The bus climbed up the hill and when we rounded the corner of Clayton and Market, the whole city looked golden below us. Light glinted off of the tall buildings downtown and the homes that cascade down the hill were all covered in that blinding yellow-white.

Friday, October 21, 2016

Bus Report #942

Once again, people surprise me. Or perhaps it is just that I'm a cynical and jaded jerk.

I took the bus back to work from the Potrero Center this afternoon.
The other folks waiting for the bus were friendly and chatty. Pleasant.

When the 22 arrived, the driver was a familiar one. He grinned, said, "What are you doing here?"
"Just taking a break," I replied, "If that's okay."
"I'll allow it," he said.

There was a slightly creepy guy hunched over his battered suitcase, quietly cursing to himself. Dirty, wild hair, feet splayed out into the aisle, suitcase blocking the way.

Two moms and their babies sat in the front of the bus, the babies babbling and grabbing, the moms softly speaking with them.

When the bus got to De Haro, one of the moms struggled to get her stroller out the back door. The creepy guy jumped up and grabbed the front of the stroller to help her lift it down.
"Hold up, hold up, driver," he said, "we got a stroller coming out."

A few stops later, the other mom, a young girl with her sweet baby strapped to her chest, a huge stroller in tow, needed to get out of the bus. Again, the guy hopped up and helped her out, and then once she was out, he picked up a fallen baby toy and handed it back to her.

I held the door for him so he could get back in.

He was a good man, not creepy at all. I wondered if he had kids, or grand kids.

I hope he has a great weekend.

Bus Report #941

This morning the bus pulled up right on time, and I got on.
The driver had been waving and honking at the driver of the 2 Clement, the two of them trading honks and grins as they passed each other.
"You're always so cheery in the morning, I really appreciate it," I told him as we did our usual "good mornings/how are yous."
Another regular, a woman who I think is a construction worker, chimed in, "I know, I appreciate it too, it really makes my morning before my coffee's even kicked in yet."
The driver just smiled at us and continued along our route.

I haven't mentioned him lately, but the giant genie has been on the bus a lot recently.
He was gone most of the summer but as soon as school started, he was back. Imagine if he were your teacher! I like to think his students are really young, and that to them, he is truly a giant.

His beard maintenance routine continues to mesmerize me. This morning he applied his beard balm, and then combed and combed and combed. He combed his eyebrows, too, and then squirted some lotion on his hands and moisturized his hands and then his head. I could watch him all day.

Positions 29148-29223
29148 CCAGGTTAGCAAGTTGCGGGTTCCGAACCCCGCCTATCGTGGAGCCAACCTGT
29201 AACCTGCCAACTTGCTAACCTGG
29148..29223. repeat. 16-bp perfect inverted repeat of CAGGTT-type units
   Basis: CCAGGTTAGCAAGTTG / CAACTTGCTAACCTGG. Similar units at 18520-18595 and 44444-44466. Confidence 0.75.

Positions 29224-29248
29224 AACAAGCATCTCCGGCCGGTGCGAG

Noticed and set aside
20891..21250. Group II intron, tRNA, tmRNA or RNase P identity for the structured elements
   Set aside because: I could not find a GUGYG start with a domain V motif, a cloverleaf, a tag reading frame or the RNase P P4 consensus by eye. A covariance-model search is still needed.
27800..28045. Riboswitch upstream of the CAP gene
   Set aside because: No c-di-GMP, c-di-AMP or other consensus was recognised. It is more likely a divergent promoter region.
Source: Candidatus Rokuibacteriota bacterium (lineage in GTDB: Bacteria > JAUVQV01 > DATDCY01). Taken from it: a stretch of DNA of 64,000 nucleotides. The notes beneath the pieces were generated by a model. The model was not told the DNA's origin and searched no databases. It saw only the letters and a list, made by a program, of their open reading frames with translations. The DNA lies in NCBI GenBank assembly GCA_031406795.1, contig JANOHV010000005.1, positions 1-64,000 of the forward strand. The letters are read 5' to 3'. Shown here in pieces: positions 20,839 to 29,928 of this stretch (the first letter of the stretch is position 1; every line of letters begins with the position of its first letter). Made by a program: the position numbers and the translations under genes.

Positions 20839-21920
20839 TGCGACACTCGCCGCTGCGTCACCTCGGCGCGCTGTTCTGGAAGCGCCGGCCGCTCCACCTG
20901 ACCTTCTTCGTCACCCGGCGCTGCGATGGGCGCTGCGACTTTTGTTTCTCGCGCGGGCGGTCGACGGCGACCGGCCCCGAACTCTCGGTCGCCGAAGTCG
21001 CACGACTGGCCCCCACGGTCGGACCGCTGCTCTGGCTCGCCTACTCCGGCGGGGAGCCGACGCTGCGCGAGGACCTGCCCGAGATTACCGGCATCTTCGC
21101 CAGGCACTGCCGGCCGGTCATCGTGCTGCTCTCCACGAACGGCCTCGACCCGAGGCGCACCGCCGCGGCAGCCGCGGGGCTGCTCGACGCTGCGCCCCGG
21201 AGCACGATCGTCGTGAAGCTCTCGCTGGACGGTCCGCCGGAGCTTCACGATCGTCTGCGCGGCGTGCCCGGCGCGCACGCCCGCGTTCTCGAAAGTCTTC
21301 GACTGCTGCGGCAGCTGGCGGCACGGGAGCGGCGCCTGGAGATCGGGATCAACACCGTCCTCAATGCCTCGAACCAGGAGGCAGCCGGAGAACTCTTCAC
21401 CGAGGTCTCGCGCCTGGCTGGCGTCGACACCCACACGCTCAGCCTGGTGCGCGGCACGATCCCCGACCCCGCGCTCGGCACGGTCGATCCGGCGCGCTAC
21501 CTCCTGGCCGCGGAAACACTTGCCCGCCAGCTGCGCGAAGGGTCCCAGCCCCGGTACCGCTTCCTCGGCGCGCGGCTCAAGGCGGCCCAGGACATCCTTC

Maybe he should make YouTube videos!

Last night my 22 Fillmore driver grinned as I got on and said, "Here she is! Right on time!" He's funny, and friendly. I don't remember him from before but he seems to know me from the route, from years ago. "You've been catching an earlier bus, haven't you?" he asked me, when I first noticed him several months ago.

In the back of the bus sat the Roche Bobois guy. We always say hi to each other, even if it's just a quick head nod of acknowledgement.

Later, on the 38, a polite kid with a backpack and extra sneakers dangling from his hand had to squish close to me to let people off and then on the bus.
"I'm sorry," he said, as he pushed against my shoulder.
"No worries," I told him. "Nothing we can do about it."

The 38 let me out at 6th and I walked home. An elderly woman I often see in the mornings walked by. We always chat a moment as we pass each other at 7th and Clement.
"Hi," I said, and she stopped walking and held out her hand.
"I'm Joan," she said.
"Rachel, nice to meet you," I replied.
"Nice to officially meet you, too," she said.

Monday, October 17, 2016

Bus Report #940

The 33 was late this morning. Not five minutes late, not ten. Twenty five minutes late.

I was annoyed and every time a 33 whooshed by in the opposite direction I thought, finally, this guy will turn around in a few minutes. But no. Late, late, late.

Finally, I saw our friendly driver, the one who looks like Jason, the original headphones guy.
As he passed by my stop, he leaned all the way out the window and hollered, "Can you believe it, I broke down this morning! That's why I'm so behind!"
He smiled and shook his head.

"Aw, man," I yelled back. "That sucks!"

A few minutes later, a different driver picked me up. He said, "Hey, good morning to you."

I couldn't really be mad any more. They were doing their best - which is hard to do when the electric buses get stacked up behind an out of service vehicle.

The bus was full the entire commute, people from what would have been my bus and other buses in between.

I got out at my usual stop and waved goodbye to the driver. As I crossed 16th Street, I could see another 33 pull up right behind him.